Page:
Int J Sports Med 2013; 34(01): 34-39
DOI: 10.1055/s-0032-1316315
Training & Testing
© Georg Thieme Verlag KG Stuttgart · New York

Acceleration Profiles in Elite Australian Soccer

M. C. Varley
1  School of Sport and Exercise Science, Institute of Sport, Exercise and Active Living, Victoria University, Melbourne, Australia
,
R. J. Aughey
1  School of Sport and Exercise Science, Institute of Sport, Exercise and Active Living, Victoria University, Melbourne, Australia
2  Western Bulldogs Football Club, Melbourne, Australia
› Author Affiliations
Further Information

Publication History



accepted after revision 02 May 2012

Publication Date:
15 August 2012 (online)

Abstract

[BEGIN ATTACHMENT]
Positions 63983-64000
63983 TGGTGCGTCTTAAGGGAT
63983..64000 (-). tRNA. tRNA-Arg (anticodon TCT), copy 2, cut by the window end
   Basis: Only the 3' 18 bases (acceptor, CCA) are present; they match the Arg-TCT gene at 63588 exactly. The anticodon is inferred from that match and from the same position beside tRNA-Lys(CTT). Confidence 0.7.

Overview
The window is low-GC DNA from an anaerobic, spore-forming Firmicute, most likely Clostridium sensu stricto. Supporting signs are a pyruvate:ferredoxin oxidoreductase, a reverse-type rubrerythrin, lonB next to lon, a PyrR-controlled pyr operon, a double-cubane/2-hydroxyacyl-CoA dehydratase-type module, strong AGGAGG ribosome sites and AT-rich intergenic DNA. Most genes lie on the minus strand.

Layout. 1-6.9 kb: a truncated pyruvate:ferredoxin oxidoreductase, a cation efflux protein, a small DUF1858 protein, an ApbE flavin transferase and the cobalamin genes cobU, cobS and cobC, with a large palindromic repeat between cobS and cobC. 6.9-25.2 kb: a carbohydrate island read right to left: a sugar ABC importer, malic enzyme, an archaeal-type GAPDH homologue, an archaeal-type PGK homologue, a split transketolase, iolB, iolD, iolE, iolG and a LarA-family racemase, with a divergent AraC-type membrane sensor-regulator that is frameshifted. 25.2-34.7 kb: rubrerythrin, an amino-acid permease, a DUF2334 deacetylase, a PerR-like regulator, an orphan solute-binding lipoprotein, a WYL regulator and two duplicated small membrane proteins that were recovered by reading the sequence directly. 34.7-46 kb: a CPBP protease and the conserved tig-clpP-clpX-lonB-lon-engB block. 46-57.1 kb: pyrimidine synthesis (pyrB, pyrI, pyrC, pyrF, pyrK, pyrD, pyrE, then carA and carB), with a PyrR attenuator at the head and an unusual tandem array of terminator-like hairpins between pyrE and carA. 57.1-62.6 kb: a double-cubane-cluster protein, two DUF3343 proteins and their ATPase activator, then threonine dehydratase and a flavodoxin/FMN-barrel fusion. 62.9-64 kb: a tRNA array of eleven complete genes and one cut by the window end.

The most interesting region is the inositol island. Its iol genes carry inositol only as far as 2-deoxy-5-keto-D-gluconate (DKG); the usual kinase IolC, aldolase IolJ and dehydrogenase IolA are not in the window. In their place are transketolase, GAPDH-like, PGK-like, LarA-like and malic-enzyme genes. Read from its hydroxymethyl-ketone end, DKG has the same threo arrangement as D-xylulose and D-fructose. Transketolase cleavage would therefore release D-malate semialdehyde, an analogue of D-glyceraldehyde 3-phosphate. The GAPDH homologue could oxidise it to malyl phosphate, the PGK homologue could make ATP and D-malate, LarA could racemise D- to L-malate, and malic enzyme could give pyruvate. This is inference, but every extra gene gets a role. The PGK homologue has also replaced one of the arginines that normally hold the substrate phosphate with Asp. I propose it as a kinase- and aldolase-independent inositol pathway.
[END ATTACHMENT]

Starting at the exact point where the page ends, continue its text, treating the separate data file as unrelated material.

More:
We quantified the acceleration and high-velocity running of elite Australian soccer players. We hypothesised that high-intensity activity would be underestimated when excluding acceleration during match analysis given its high metabolic demand and occurrence at low velocities. Player movements were observed from 29 players (forwards and central and wide defenders and midfielders) during domestic Australian competition using 5-Hz global positioning system. Effort occurrence were determined for high-velocity running, sprinting and maximal accelerations. The commencement and final velocity of maximal accelerations were also identified. Players undertook an 8~fold greater number of maximal accelerations than sprints per game (65±21 vs. 8±5). Of maximal accelerations ~98% commenced from a starting velocity lower than what would be considered high-velocity running while ~85% did not cross the high-velocity running threshold. The number of efforts performed in all categories were position dependent (P<0.001). Wide defenders performed more maximal accelerations (P<0.006) and central defenders and midfielders performed less sprints compared to all other positions (P<0.02). Maximal accelerations are frequently undertaken during a match often occurring at low velocities. Excluding maximal accelerations in match analysis research may underestimate the amount of high-intensity movements undertaken. Additionally positional differences in high-intensity movements should be accounted for when developing specific conditioning drills.